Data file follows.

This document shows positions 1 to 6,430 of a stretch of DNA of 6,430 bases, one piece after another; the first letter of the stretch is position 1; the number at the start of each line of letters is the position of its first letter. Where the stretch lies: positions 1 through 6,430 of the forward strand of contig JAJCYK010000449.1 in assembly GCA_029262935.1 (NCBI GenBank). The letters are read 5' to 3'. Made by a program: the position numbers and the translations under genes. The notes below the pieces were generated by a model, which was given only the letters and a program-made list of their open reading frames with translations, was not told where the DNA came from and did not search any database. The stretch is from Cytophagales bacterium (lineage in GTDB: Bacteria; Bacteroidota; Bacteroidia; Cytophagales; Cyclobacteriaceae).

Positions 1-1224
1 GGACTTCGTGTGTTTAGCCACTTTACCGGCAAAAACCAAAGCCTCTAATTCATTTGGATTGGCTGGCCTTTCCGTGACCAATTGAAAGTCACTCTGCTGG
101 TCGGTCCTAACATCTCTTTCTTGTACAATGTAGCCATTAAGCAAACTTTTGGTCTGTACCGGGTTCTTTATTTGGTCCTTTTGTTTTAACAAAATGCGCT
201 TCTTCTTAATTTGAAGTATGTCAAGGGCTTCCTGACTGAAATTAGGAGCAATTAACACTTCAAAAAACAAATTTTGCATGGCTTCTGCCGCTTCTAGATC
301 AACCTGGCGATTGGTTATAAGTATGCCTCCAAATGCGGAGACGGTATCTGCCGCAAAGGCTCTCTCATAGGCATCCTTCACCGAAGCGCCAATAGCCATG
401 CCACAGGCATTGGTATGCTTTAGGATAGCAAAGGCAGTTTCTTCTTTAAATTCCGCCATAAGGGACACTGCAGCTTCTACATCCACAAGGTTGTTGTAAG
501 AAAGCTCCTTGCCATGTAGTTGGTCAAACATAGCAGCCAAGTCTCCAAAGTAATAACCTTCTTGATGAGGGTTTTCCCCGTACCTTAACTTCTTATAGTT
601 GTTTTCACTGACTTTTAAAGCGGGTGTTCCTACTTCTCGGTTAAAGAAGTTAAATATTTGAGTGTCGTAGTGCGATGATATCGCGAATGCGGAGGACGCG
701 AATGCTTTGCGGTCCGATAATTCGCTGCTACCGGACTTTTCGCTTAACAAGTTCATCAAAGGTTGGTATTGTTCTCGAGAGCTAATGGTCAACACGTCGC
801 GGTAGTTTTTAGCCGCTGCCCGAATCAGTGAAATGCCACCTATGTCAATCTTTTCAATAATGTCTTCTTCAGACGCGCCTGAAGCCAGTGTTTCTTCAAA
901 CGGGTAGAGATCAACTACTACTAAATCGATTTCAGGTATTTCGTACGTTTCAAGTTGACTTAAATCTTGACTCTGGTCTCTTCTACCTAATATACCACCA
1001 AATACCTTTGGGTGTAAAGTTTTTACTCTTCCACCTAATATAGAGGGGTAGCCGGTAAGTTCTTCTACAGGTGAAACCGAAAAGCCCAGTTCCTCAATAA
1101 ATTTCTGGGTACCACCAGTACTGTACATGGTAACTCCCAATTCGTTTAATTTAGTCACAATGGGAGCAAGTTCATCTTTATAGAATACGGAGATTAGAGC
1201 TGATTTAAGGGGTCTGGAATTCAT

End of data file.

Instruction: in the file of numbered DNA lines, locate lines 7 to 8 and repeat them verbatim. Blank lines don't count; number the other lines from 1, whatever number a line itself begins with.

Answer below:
401 CCACAGGCATTGGTATGCTTTAGGATAGCAAAGGCAGTTTCTTCTTTAAATTCCGCCATAAGGGACACTGCAGCTTCTACATCCACAAGGTTGTTGTAAG
501 AAAGCTCCTTGCCATGTAGTTGGTCAAACATAGCAGCCAAGTCTCCAAAGTAATAACCTTCTTGATGAGGGTTTTCCCCGTACCTTAACTTCTTATAGTT